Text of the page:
“The ROI on our content marketing work is among the highest of all our marketing efforts,” says Julie Fleischer of Kraft. Before all of its competitors even had websites, Kraft already had kraftfoods.com. It showed and helped millions prepare their food, try new recipes, and discover easy-cooking tips. Of course, that help comes in handy with a Kraft product for every recipe. And by the way their head marketer is talking, looks like Kraft has made it to the kitchen and hearts of many consumers. General Mills’ tablespoon.com is doing the same thing.

content

Photo from Krafts Food

#5. Hitting where it hurts gets more hits

Orabrush has been having problems with branding for over a decade. Who would have thought that all they need is $500 and a two-minute video to make things better? They turned to YouTube and published funny and hardcore videos about bad breath. When you hit customers in their face like that, they hit you back with 40 million views—and finally, brand recognition.

valuable content

Photo from Ora Care YouTube

#6. Brewing up success through ideas

Among the most successful content marketing campaigns is My Starbucks Idea. Coffee lovers get to share their ideas on how to improve Starbucks products and services. And it doesn’t end there; other people can join, vote, and leave a comment. Talk about genius crowdsourcing. Using this style of content marketing will make it easier for your brand to target its customers and give them what they want.

Engage through content

Photo courtesy of Brand Autopsy

#7. Inspiring content builds trust

Have you seen GE’s ”Ecomagination?” It is a blog that tells the story of GE as a trusted brand for over 100 years. This is also GE’s way to show they care about the environment by showing how using green and sustainable methods can reduce pollution. Such content shows that a brand is responsible and can be trusted to make innovations to make the world a better place.

creative content

Photo from Ecomagination

Have you seen GE’s ”Ecomagination?” It is a blog that tells the story of GE as a trusted brand for over 100 years. This is also GE’s way to show they care about the environment by showing how using green and sustainable methods can reduce pollution. Such content shows that a brand is responsible and can be trusted to make innovations to make the world a better place.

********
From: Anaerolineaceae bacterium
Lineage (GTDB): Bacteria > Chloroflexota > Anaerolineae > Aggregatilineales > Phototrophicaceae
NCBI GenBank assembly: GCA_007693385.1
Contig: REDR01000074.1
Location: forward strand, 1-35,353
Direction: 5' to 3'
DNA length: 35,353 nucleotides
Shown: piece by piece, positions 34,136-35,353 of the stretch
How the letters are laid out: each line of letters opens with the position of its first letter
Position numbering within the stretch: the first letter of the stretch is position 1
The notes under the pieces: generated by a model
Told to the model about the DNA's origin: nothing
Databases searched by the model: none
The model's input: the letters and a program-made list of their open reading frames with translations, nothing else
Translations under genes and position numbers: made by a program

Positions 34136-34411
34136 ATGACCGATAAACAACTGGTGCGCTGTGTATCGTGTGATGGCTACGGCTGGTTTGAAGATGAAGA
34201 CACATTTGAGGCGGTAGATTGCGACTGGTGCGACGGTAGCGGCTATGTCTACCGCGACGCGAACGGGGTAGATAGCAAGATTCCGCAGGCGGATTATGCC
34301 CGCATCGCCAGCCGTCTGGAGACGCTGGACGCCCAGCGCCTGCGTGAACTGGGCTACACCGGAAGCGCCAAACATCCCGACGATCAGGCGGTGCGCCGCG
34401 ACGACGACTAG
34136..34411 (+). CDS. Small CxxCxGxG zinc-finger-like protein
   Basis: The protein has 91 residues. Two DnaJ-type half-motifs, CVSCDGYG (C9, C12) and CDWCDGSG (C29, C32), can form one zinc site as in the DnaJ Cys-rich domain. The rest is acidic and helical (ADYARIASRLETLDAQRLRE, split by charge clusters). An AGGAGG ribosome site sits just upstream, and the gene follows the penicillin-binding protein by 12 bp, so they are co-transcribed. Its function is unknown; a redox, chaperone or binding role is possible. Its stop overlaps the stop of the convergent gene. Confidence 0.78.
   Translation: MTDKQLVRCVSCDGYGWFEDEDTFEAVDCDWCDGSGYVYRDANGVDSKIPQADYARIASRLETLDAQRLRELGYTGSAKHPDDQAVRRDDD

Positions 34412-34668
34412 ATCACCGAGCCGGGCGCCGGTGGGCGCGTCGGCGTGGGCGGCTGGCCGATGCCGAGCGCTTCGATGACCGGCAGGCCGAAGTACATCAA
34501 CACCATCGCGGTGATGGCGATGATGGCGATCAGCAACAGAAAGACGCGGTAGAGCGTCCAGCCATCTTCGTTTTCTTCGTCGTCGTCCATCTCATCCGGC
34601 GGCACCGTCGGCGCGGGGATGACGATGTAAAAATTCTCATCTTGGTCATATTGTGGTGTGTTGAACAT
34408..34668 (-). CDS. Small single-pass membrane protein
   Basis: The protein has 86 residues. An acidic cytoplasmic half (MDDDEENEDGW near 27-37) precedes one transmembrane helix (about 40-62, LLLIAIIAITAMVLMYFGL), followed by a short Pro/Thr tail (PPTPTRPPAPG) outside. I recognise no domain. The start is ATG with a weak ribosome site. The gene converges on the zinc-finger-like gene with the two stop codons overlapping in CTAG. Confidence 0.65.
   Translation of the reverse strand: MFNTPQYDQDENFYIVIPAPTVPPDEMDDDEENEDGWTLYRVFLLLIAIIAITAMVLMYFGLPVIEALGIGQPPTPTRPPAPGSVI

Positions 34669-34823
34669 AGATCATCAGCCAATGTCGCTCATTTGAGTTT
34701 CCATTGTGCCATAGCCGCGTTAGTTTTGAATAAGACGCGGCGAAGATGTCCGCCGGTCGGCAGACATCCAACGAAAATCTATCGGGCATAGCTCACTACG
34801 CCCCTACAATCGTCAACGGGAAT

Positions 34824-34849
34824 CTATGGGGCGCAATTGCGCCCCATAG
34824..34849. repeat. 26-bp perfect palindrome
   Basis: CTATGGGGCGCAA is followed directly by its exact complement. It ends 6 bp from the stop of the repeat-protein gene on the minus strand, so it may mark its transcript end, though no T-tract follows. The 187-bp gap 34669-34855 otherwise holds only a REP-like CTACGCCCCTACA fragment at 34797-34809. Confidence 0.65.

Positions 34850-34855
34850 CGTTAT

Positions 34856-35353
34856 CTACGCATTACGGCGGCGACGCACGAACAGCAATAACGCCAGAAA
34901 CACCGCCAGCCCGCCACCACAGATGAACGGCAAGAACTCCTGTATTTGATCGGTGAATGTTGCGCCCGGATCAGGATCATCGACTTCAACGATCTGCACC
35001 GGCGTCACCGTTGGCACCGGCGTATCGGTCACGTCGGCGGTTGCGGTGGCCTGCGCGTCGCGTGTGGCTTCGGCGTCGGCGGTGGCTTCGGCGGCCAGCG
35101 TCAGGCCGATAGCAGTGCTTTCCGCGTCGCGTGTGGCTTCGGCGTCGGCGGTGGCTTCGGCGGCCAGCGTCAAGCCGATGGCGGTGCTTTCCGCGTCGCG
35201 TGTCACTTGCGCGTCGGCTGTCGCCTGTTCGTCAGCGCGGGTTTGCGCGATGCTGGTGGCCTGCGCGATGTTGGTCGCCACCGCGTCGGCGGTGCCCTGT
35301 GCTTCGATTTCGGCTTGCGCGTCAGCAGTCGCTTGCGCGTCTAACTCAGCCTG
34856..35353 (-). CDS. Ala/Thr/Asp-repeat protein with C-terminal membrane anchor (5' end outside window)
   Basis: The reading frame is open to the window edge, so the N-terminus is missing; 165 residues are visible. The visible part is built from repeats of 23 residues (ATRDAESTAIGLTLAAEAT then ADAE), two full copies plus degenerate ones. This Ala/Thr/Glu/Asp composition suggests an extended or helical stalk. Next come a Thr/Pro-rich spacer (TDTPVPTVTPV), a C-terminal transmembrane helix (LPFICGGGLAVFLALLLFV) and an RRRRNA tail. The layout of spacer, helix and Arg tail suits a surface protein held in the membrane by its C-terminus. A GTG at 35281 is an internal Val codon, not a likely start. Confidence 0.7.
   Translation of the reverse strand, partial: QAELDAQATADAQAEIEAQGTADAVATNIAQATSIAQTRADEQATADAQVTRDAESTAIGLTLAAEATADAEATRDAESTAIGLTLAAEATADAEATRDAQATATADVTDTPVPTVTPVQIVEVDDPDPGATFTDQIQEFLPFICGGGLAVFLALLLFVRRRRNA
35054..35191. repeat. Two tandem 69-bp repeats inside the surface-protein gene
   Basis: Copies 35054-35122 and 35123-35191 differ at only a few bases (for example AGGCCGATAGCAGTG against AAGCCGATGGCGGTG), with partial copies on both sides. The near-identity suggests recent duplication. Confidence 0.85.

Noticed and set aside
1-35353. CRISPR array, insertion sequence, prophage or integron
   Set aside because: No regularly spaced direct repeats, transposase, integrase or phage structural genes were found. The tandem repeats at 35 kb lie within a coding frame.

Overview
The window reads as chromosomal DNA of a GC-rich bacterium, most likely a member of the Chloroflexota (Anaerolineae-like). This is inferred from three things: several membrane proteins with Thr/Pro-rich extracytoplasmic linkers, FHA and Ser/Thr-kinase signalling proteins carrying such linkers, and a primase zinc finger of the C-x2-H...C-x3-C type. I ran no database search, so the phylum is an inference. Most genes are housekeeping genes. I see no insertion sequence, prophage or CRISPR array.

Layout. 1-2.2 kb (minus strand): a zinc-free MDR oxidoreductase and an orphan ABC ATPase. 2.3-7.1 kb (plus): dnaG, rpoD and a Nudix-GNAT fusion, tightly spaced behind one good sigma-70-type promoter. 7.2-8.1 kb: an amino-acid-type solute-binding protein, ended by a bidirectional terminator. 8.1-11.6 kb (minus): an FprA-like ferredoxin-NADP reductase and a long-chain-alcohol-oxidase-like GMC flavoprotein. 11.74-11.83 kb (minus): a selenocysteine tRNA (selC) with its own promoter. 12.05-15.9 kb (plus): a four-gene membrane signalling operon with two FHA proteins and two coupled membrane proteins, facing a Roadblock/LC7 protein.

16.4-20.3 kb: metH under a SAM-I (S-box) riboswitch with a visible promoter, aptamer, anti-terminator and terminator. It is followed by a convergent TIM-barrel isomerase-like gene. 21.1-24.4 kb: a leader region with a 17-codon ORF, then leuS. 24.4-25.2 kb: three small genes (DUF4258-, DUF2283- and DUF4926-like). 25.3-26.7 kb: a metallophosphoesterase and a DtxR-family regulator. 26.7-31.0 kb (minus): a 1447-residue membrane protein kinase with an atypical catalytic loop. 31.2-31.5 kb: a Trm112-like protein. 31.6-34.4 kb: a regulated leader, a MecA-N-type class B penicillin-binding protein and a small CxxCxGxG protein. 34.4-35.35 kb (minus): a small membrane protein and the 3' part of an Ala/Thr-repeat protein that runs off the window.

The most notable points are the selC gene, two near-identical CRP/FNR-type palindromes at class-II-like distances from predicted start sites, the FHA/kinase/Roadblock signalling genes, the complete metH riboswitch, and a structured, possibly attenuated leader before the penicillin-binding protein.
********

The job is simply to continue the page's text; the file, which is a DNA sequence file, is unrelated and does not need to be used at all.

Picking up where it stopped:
#8. Listening to followers sparks engagement

Brand engagement can’t be a one-way street. It can’t just be about the company or the product. Remember that it is not promotion but engagement which requires followers and consumers reacting to your content.

Look at American Express’ “Open Forum.” It has an in-house writing team and a pool of contributors that give sound business and marketing advice. Their customers can join in the conversation by asking questions and sharing their own business experience. This is branding excellence because you get to engage customers by helping them directly.

#9. Aspiration drives loyalty

Girls love makeup.com. It is L’Oreal’s initiative to help girls get the look of a celebrity by using their products. Who doesn’t want to look like a star? The website shows videos of basic and advanced makeup techniques and gives a dose of the latest beauty trends. Last May, they even launched Makeup Genius, an app that lets you virtually try their products. Isn’t that genius? They married content with user-facing and interactive technology. The topic beauty is Googled four billion times a year and L’Oreal jumped right at it. They addressed the need and aspiration of customers to look better and now customers have made the brand look every bit stunningly innovative.

There is a reason why more and more companies are making the switch to content marketing. It’s simple—content marketing works. With the right content and online platform, brands can drive their customers to try them out, go to their stores, or increase their online sales. These big brands are also proof that content and storytelling are the way to go if you want to engage followers and make them trust you.

Images: “Content Marketing/Shutterstock.com

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Kimberly Grimms

Kimberly Grimms

I am a futurist who spends most of her time monitoring social behavior in search for new consumer and trends. I use the information to create viral and useful content. I mostly address young professionals, educating them easy to digest content about investing, technology, and home improvement. I also share the latest and upcoming trends in the global market.